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Pamela Mansour

Pamela Mansour

Meet graphic designer and illustrator from Beirut, Pamela Mansour.


Tell us a little bit about yourself.

You can call me Pam. I’m 27, a graphic designer and illustrator living and working in Beirut.

I find that sarcasm and humor are the best ways to deal with dramatic things. My work is inspired by the strange, the mundane, and all things feminine. When I’m drawing, I like to mix and match elements to create something completely new. Consequently, I find myself smiling at the things that I draw, and ultimately would like the spectator to have the same reaction.

I like sniffing books and arranging them by paper smell.

I don’t like cars, small talk, phone calls, hair stuck in a hairbrush, birds stuck in a cage, and meat (had to mention it).

Under my bangs, there’s a forehead that’s larger than life.


Describe the city you’re living in and what it’s like to live there.

Beirut is overwhelming, in every shape or way you could possibly imagine. From a designer’s point of view, it’s a pool of talent and creativity, but it could also be frustrating, amidst all the challenges and chaos.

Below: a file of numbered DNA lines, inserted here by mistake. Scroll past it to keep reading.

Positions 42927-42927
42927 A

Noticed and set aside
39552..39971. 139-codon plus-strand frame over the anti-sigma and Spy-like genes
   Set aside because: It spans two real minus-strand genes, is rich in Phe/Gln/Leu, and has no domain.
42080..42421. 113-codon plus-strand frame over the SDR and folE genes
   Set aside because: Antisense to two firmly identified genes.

However, since October 17, Lebanese have been taking to the streets, demanding the downfall of the post-civil war political regime. Things are hard at the moment, but then again they have always been around here. What’s really amazing though, is seeing hundreds of thousands of people coming together in solidarity to fight off age-old corruption. Right now, the only way forward is up, and I can’t be but hopeful.


Right now, the only way forward is up, and I can’t be but hopeful.

What is the best and worst thing about living in your city?

The best thing is the creative energy fostered in Beirut. The worst would be the urban hostility, lack of public spaces and noise!


Give us 3 words that describe what it’s like to be a creative in your city.





How did you start your career in art?